To make matters worse, the Allies had to wage four separate battles: clearing the German forces to the north of Antwerp and isolating Walcheren and South Beveland, eliminating the Breskens Pocket of German defenders blocking access to the southern Scheldt, capturing the South Beveland peninsula jutting into the Scheldt north of Antwerp, and finally storming Walcheren Island. It would have been a tough enough fight for a rested, full-strength army in warm summer weather, let alone a cold, wet autumn. Nor would it be picnic for the Germans, who also had to scramble to stay on dry land, especially if Allied bombers breached the dykes keeping the North Sea at bay.
The first phase of the operation was a taste of things to come. Operation Switchback began in early October, a two-pronged advance from east and west of the Breskens Pocket to cross the Leopold Canal and clear the south bank of the Scheldt. Assisted by American-made Buffalo LVT (Landing Vehicle Tracked) armored amphibious troop carriers and Wasp flame-throwing armored vehicles – which induced many Germans to surrender rather than face incineration in their bunkers – the Canadians managed to secure bridgeheads in the face of German counterattacks. The Canadian 7th Brigade alone suffered 553 casualties.
Stung by criticism from other Allied commanders, Montgomery belatedly realized his mistake and ordered that clearing the Scheldt would have top priority. By the end of October, the south bank of the Scheldt had been cleared. South Beveland was captured next, after Buffalo amphibious tractors supported an assault across a canal bisecting an isthmus covered by German fire.
Now came the hardest part.
Assault on Walcheren
Could as grim a battle as the Scheldt end on other than a painful and bloody note? Capturing the final German bastion on Walcheren by land meant assaulting across a narrow, heavily defended causeway.
The solution: a miniature D-Day. Just as the Germans had used the sea to stymie their attackers, so the Allies would use the sea to outflank the Germans. Operation Infatuate called for landing the elite 4th Special Service Brigade of commandos and the 52nd Lowland Division, a Scottish unit trained in mountain warfare and air landing operations behind enemy lines (naturally, the 52nd was assigned to an amphibious invasion it had never trained for). The infantry would be assisted by British “funny” tanks that would clear minefields and knock out fortifications.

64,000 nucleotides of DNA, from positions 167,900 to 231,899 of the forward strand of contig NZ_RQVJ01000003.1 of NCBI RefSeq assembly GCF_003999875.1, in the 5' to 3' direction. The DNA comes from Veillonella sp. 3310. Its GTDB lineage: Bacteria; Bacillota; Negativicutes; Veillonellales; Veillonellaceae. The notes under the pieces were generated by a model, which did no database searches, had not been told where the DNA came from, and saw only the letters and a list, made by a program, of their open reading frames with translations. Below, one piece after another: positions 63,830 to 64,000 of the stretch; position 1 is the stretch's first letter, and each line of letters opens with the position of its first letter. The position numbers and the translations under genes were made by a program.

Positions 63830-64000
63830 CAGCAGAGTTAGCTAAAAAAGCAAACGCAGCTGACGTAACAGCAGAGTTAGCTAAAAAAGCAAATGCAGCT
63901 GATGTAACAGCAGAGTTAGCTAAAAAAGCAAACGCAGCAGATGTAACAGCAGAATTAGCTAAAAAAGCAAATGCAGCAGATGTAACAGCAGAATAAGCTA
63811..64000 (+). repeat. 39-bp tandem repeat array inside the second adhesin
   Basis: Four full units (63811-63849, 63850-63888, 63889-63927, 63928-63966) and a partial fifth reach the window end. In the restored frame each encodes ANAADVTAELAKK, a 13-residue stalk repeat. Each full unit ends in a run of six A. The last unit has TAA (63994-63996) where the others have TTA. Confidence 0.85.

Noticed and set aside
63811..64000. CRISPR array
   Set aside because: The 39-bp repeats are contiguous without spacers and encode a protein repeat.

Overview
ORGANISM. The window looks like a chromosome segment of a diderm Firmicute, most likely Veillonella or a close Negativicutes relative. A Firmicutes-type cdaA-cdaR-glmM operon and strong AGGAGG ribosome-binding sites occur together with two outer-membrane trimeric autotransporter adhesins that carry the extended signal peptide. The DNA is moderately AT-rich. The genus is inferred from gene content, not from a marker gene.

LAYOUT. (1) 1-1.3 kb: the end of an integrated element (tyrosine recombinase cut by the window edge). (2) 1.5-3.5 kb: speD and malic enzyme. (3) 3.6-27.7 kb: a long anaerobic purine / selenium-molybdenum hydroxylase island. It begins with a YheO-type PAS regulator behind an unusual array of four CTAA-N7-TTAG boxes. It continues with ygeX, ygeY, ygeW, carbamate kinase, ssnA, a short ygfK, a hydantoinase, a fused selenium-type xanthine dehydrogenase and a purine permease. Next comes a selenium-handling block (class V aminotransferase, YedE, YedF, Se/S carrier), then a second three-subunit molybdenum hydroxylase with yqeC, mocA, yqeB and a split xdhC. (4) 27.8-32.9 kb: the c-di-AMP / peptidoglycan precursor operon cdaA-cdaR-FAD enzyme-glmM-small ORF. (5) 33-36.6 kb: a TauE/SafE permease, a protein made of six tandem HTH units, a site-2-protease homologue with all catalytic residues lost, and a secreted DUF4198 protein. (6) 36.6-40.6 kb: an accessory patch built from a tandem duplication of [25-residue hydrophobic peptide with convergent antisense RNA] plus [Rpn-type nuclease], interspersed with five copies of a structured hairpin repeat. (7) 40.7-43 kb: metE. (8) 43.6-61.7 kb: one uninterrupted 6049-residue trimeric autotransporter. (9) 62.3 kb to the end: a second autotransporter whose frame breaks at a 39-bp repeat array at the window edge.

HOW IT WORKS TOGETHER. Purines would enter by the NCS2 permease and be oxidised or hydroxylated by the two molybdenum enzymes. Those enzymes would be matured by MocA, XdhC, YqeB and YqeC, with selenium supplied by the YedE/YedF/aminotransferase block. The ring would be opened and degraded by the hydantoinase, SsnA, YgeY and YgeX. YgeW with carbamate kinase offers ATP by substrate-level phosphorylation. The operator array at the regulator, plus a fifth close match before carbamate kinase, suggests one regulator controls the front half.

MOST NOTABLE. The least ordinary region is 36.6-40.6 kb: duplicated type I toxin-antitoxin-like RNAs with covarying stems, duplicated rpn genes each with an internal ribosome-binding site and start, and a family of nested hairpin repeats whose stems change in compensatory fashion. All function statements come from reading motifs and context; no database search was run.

To transport this force, the Royal Navy assembled a small armada of 182 vessels, including numerous landing craft and gunboats backed by heavy warships such as the battleship HMS Warspite and the monitors HMS Erebus and Roberts, armed with 15-inch guns that could hurl one-ton shells. Unlike the Normandy invasion, the assault troops would count on land-based artillery: 300 guns on the mainland, as well as Typhoon fighter-bombers.
All that firepower would be desperately needed. There were as many as 10,000 German on Walcheren, with plenty of coastal artillery embedded in concrete bunkers. But the German defense had to be an all-or-nothing effort on the beaches: the Allies had bombed the dykes on Walcheren, flooding the interior of the island so the defenders couldn’t retreat.
On November 1, 1944, Allied troops landed at Vlissingen, on the southwest on Walcheren, followed that same day by a descent on Westkappelle on the western side. Despite losses from coastal defenses – including a brave gunboat flotilla that lost 13 out of 27 vessels at Westkappelle – the landings succeeded. Fighting would continue for another week, including house-to-house fighting in Vlissingen and an assault by 2nd Canadian Division across the causeway from South Beveland. But on November 8, 1944, the Germans on Walcheren surrendered.
Even before Walcheren surrendered, a force of nearly 200 minesweepers and support craft had already begun clearing the Scheldt of mines in an operation that would take almost a month to clear 267 mines. On November 28, 1944, the first of many cargo ships sailed up the Scheldt Estuary and docked in Antwerp. In April 1945 alone, the port would handle 1.7 million tons of cargo that would comprise the bulk of Allied logistics in Northwest Europe.
The Scheldt was a battle that should never have been necessary. Nor did it have the high drama of an epic struggle like Stalingrad or the Battle of the Bulge. But the battle did not deserve to be neglected, either. The Allies had suffered almost 13,000 casualties in the Battle of the Scheldt – the majority Canadian – while the Germans suffered about 12,000, plus 41,000 taken prisoner. And though neglected in military histories of the battle, numerous Dutch civilians were killed and wounded in the crossfire, or suffered starvation and flooding. Some 87 percent of Walcheren was flooded, and the island was strewn with mines that would continue to kill long after the battle.
Nonetheless, Antwerp was a prize worth almost any sacrifice: the Battle of the Bulge, for example, might have been a German victory if the hard-pressed American armies had not been able to draw supplies from nearby Antwerp. Victory at the Scheldt did much to hasten the end of the Third Reich and victory in Europe.
A seasoned defense and national security writer and expert, Michael Peck is a contributing writer for Forbes Magazine. His work has appeared in Foreign Policy Magazine, Defense News, The National Interest, and other publications. He can be found on Twitter and Linkedin.